A problem with New Classical Music

Ok, I occasionally rant about the direction of classical music... but I'm not alone. Joe Queenan of the Guardian feels much the same. And yet... Tom Service presents a compelling reason as to why Joe is wrong. Lesley Aeschliman writes about why Classical music isn't dead (and may never be) - with far more voters voting no, than yes. Although, Amber Jansky (a yes voter) speaks about just the sort of issue I am concerned with - the future of Classical music in terms of market share and what is it that people are really listening to.

The Film industry gets hold of Opera

We are in an age where cinema is affecting our lives in ways we don't realise (until perhaps it is too late). There are claims that cigarette smoking on screen glamorizes it, the American dialect in speech can be heard the world over, even in countries where English is not the primary language and film directors, writers and composers are branching out to live stage productions. None of these things are new. There was a call for legislation in the 60's to ban smoking on screen. The film industry responded by voluntarily cutting back (for a while - as now it's difficult to find a film where there isn't someone smoking at some point). John Wayne and Clint Eastwood cowboy flicks were huge international hits bringing American Old West culture to the world (even though some of them were filmed in Italy - thus spaghetti westerns). Film stars are often gone to Broadway bringing their fame to on stage productions, and Mel Brookes has given new l

Accessible Language in Opera

Reading an article in the NY Times today I realised I "grew" up in an era where Supertitles were on the cutting edge, not necessarily something we took for granted or just accepted as common place, found in all the "best" houses - but rather a new idea that still struggles after 25 years. I didn't grow up in New York, so the opera of my childhood (more than 25 years ago) was found on PBS which included subtitles. When I finally made my way to the opera house, Denver they didn't have the technology. Then (some years later), I found myself in the San Francisco Opera house and glad to see they did have it. But at this point I thought this was because San Francisco was a more upscale house, not because this was necessarily a new technology at the time. The article goes on to discuss what opera houses did before supertitles. Some provided the libretto in the programme, or at least a detailed synopsis. Others began performing tr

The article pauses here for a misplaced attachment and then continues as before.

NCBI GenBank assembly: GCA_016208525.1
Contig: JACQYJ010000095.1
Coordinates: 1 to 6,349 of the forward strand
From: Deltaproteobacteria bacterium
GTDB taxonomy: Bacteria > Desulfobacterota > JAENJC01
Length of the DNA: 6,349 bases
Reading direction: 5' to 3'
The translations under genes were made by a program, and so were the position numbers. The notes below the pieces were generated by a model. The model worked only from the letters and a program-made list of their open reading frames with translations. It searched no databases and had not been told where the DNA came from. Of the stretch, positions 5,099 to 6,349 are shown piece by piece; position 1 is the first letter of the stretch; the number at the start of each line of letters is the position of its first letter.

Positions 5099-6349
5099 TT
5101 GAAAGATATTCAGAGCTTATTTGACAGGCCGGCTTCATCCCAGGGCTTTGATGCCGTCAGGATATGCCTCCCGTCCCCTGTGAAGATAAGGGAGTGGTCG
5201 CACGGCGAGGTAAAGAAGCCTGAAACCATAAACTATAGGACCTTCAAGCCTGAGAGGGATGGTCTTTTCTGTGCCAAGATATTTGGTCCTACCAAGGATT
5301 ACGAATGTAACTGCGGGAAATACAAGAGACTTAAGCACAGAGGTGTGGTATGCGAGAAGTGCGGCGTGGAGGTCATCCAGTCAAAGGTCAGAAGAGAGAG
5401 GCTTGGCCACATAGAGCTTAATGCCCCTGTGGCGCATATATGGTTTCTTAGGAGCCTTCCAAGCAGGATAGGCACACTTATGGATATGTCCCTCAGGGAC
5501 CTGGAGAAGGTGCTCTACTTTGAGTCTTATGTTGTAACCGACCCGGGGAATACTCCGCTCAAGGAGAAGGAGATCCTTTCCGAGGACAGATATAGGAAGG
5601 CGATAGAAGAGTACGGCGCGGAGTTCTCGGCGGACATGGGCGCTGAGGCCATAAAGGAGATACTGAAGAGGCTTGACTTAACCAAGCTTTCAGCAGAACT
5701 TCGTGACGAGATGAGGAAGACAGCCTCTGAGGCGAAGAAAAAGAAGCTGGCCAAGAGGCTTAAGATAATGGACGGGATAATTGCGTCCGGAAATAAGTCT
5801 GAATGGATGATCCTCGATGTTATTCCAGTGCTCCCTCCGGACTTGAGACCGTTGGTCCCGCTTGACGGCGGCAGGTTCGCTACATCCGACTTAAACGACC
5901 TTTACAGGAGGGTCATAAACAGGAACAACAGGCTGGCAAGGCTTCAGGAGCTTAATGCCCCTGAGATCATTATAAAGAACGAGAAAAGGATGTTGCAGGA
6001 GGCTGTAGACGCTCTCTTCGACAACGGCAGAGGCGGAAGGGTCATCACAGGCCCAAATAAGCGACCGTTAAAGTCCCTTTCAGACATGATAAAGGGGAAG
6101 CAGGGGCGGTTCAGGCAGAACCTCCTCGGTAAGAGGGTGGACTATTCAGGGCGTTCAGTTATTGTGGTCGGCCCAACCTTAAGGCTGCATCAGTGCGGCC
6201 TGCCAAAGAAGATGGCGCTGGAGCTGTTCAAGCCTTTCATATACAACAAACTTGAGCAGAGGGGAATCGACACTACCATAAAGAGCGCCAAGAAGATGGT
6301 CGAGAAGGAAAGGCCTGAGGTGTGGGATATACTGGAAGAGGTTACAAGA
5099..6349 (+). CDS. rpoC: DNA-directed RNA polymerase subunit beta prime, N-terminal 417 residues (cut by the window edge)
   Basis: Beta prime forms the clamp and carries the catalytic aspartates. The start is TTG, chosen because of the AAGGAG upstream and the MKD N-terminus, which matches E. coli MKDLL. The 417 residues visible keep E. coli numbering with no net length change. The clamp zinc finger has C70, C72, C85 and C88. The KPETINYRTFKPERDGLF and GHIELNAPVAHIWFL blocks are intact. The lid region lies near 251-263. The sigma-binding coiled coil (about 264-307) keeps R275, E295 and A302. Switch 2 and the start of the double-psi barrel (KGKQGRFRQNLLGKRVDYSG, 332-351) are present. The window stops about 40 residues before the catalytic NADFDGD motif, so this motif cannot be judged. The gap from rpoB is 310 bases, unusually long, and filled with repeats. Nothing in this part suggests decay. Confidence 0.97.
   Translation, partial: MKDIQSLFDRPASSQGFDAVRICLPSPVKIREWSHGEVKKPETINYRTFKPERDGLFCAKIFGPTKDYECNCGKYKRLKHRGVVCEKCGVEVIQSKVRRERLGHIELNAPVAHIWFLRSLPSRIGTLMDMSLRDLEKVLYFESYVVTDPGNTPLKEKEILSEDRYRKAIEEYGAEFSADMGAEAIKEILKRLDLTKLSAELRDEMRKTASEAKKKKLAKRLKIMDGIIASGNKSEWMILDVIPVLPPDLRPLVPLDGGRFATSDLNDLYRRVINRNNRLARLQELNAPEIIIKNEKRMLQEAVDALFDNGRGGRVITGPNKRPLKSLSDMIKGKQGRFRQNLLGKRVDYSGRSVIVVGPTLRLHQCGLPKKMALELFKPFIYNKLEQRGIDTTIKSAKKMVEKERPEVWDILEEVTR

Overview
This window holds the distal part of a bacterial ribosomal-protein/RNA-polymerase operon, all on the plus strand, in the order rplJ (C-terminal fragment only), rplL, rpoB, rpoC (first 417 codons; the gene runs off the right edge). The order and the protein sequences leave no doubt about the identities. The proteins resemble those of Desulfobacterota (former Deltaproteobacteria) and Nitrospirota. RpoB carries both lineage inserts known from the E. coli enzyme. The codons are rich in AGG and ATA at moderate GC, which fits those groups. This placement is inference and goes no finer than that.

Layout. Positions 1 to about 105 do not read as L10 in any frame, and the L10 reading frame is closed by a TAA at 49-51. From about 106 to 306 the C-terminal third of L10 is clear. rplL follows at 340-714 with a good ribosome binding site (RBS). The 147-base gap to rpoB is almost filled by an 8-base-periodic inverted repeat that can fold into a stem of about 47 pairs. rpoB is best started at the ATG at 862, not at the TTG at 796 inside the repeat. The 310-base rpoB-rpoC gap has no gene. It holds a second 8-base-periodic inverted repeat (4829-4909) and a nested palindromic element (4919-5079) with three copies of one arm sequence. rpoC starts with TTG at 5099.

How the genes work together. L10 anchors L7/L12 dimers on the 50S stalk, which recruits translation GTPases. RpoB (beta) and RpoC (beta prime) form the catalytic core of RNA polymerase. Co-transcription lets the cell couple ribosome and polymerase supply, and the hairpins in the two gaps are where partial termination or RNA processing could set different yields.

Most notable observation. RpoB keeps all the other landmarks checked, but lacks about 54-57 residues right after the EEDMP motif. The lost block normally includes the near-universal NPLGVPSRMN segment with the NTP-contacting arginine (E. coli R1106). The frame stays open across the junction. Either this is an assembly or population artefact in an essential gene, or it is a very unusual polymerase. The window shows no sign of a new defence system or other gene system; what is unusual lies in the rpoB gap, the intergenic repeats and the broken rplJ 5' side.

Why more of "The Fly"

You might well ask that question and the answer would be "We are working on an opera and interested in understanding what works and what doesn't in the modern sense of opera." Since the recent opening of "La Mouche" (the Fly) in Paris I have been intrigued by what the response is - particularly in terms of music with the score by Howard Shore (of Lord of the Rings fame). Le Monde wrote the following (translated by Google): The music "Essentially atonal but occasionally sentimental, talkative but static, this music could have played to forge codes soundtracks of science fiction and horror of the 1950's but it prefers to remain in the respectable. And, as often, respectable bored." Eric Dahan of Libération said Mr. Shore had “perhaps overestimated his ability to write a lyric work (as quoted in the New York Times ). Plácido Domingo conducted the orchestra and involved in the production said, "There are very moving moments, very melodic m